Date of Award

12-2006

Document Type

Dissertation

Degree Name

Doctor of Philosophy (PhD)

Legacy Department

Plant and Environmental Science

Advisor

Bauerle, William L

Abstract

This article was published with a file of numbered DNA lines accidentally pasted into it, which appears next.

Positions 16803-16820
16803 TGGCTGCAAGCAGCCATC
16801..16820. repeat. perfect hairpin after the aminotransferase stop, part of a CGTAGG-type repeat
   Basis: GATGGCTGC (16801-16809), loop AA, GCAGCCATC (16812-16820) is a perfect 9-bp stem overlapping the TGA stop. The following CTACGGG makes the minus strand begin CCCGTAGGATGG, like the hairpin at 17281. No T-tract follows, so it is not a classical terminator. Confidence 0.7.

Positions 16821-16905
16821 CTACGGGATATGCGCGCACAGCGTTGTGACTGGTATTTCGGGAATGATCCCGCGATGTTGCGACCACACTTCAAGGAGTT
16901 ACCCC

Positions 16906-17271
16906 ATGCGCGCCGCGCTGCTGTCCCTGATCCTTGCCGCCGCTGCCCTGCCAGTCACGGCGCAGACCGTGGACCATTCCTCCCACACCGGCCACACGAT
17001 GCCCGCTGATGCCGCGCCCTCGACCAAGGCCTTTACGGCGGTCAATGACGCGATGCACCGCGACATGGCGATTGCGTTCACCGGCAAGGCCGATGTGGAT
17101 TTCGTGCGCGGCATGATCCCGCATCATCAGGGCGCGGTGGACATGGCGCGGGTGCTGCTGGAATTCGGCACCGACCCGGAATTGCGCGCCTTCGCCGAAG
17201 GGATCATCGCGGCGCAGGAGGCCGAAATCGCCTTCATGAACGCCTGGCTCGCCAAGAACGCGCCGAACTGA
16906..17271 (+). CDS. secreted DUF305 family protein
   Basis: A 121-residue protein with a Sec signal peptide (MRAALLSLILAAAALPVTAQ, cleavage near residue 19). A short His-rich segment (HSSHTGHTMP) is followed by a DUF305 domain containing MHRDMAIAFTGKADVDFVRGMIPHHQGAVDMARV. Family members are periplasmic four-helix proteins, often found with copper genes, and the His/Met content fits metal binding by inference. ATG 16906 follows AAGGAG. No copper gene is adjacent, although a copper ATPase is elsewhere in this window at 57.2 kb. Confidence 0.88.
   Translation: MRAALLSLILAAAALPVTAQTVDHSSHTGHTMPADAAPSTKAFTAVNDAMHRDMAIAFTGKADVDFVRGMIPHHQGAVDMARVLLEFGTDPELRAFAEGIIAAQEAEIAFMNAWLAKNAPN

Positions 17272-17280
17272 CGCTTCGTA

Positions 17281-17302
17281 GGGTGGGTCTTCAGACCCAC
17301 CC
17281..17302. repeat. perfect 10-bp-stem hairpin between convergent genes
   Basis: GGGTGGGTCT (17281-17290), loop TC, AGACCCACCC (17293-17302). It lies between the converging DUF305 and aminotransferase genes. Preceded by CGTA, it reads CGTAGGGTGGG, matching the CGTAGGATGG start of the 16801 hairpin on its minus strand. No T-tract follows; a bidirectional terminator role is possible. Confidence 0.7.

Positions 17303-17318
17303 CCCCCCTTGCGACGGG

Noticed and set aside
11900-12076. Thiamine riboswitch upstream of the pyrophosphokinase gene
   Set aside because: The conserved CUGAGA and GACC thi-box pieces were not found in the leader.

Determining the consequences of human impact on our current and future climate is proving to be to be one of the greater challenges in modern biology. Current global models employing coupled atmosphere and terrestrial carbon feedbacks range in their predictions from the inconsequential to that of vast food shortages and species extinctions. However, there is hope that the emergence of new molecular approaches will revolutionize our understanding of plant and animal responses to a changing environment, allowing for higher predictive power when scaling up from the level of the individual to ecosystem-scale processes. This dissertation is an initial attempt for the melding of molecular biology with ecophysiology and acts as an entry point for the emerging field of `ecogenomics.` The first chapter gains insight into the physiological control points of heat-limited photosynthesis between ecotypes of the common forest tree species`, red maple (Acer rubrum L.). The second chapter investigates the molecular contribution of a single enzyme, Rubisco activase, in the inhibition of photosynthesis between heat- sensitive and -insensitive ecotypes of red maple. The final chapter continues to delve further with molecular biology techniques and employs the use of a well-known model species` (Arabidopsis thaliana) to discover novel molecular and physiological linkages for heat-limited photosynthesis

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